Investment Banking Racing Out of the Crisis

Global Capital Markets Forecast Monthly Series (1 of 3) - Australia

Within a single week, everything has changed. Capital markets are suffering a once in a lifetime blow from the devastating coronavirus pandemic. The demand side shock has wrought destruction on a scale never before seen in speed or scope across financial markets entering unchartered territory.

How much worse can it possibly get?

2.6 million infected and rising. 180,000 deceased. Financial markets in turmoil and the potential for the sharpest dual hits to production and unemployment in a century have conjured unpleasant reflections on 1930s Great Depression era austerity.

Economic activity has been brought to a grinding halt as revenue inconceivably spiralled to zero in unsuspecting sectors such as retail, tourism, education and transport. In Australia, many businesses are still reeling from the traumatic summer bush fire disaster. The health crisis has gutted investment, hollowed out business confidence and burdened increasingly indebted companies with substantial increases to liabilities without a guarantee of when conditions will improve.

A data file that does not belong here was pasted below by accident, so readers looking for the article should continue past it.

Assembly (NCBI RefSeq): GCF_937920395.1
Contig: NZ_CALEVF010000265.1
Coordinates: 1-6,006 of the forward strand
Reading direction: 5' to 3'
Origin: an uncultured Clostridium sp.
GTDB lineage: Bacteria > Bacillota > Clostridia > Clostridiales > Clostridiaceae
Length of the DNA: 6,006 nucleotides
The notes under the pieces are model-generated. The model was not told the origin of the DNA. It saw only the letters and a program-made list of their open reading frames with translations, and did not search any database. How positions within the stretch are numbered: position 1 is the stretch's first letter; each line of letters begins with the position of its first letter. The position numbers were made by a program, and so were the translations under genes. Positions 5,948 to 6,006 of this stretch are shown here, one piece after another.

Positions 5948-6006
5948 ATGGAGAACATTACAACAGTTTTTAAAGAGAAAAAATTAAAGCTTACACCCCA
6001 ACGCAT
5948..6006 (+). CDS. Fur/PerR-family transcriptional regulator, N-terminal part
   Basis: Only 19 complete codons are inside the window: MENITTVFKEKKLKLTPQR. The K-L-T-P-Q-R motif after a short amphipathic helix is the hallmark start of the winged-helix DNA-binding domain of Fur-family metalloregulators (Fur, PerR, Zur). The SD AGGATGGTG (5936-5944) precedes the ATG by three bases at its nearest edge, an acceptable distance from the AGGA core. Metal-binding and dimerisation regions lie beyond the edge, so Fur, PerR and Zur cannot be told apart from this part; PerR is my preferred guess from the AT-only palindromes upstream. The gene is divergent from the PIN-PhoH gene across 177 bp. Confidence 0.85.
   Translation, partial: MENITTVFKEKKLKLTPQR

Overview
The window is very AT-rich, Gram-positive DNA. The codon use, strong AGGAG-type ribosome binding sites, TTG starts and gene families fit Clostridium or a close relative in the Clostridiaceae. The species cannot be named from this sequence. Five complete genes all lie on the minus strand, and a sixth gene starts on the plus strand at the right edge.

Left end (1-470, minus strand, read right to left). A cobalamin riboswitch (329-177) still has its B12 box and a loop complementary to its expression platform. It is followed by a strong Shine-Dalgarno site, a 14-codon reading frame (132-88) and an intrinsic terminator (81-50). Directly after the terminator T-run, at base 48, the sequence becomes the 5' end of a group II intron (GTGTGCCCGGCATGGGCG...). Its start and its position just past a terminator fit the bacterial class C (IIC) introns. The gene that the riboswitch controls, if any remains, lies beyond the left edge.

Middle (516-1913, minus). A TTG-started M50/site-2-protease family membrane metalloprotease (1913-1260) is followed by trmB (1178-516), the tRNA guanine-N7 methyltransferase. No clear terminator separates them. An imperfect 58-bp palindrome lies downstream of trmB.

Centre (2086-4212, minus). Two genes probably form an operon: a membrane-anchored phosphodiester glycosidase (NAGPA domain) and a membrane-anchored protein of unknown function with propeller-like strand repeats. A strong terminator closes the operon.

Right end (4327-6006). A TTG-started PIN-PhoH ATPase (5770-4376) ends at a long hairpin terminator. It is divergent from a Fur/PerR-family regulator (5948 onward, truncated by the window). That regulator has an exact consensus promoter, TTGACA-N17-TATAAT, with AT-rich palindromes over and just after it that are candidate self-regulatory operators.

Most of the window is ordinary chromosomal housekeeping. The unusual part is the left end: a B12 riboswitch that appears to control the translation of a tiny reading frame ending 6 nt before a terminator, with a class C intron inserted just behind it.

“This virus will be with us a long time. Make no mistake,
we have a long way to go”
- Tedros Adhanom Ghebreyesus,
World Health Organisation (WHO) Director-General

Can past crises guide an effective strategic response?

Repositioning During Unprecedented Market Downturn Speed

Eleven percent of key decision makers see coronavirus as a risk to the survival of their firm, while a further 40 percent say the pandemic poses a severe threat according to recent YPO research based on interviews with over 3,500 CEOs across 109 countries. Two thirds of business leaders forecast a negative impact on earnings to continue for more than a year, while one in four expect their workforce to fall by more than 20 percent by Q1 2021.

Initial optimism in Q1 2020 that investment banking and advisory deal value would remain resilient have been downscaled as strong equity capital markets (ECM) and debt capital markets (DCM) issuance are offset by slowing merger and acquisition (M&A) activity, particularly cross border M&A. The likelihood of large deals proceeding in H2 2020 has evaporated, evidenced most notably by Canadian firm Couche-Tard’s stalled buyout of Caltex Australia, becoming the highest profile collateral damage of the coronavirus health crisis so far.